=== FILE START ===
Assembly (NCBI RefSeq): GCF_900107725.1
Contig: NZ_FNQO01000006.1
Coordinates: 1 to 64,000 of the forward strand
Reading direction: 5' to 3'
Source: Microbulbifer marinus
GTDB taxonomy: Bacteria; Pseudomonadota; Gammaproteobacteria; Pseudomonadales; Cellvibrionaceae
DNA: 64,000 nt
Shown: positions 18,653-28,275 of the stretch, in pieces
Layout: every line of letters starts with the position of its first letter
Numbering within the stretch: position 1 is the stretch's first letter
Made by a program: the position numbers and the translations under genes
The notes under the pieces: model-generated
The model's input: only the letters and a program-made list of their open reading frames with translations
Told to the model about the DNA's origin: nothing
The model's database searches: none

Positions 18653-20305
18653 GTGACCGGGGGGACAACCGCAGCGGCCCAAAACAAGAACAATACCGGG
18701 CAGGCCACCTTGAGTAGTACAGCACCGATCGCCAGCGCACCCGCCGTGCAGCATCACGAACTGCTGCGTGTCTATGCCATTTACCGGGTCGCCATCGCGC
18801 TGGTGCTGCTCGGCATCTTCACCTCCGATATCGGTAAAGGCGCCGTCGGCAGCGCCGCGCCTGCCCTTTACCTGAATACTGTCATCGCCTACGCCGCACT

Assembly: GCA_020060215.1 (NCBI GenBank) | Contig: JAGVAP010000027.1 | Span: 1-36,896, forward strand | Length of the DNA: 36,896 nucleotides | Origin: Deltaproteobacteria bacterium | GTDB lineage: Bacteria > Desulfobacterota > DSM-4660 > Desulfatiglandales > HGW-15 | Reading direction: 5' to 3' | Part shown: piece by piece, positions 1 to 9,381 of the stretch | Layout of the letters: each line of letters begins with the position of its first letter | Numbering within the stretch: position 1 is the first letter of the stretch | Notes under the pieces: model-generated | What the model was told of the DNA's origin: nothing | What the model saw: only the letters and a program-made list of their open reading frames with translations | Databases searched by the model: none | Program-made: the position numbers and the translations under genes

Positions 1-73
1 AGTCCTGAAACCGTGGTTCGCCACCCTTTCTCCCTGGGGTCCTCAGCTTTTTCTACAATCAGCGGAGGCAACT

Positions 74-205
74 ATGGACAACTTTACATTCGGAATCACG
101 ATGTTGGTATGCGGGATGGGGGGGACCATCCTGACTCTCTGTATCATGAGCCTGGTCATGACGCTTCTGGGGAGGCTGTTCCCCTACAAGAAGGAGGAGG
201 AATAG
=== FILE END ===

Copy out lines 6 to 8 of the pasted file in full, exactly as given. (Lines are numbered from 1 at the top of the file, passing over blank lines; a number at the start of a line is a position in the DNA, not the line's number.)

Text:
GTDB taxonomy: Bacteria; Pseudomonadota; Gammaproteobacteria; Pseudomonadales; Cellvibrionaceae
DNA: 64,000 nt
Shown: positions 18,653-28,275 of the stretch, in pieces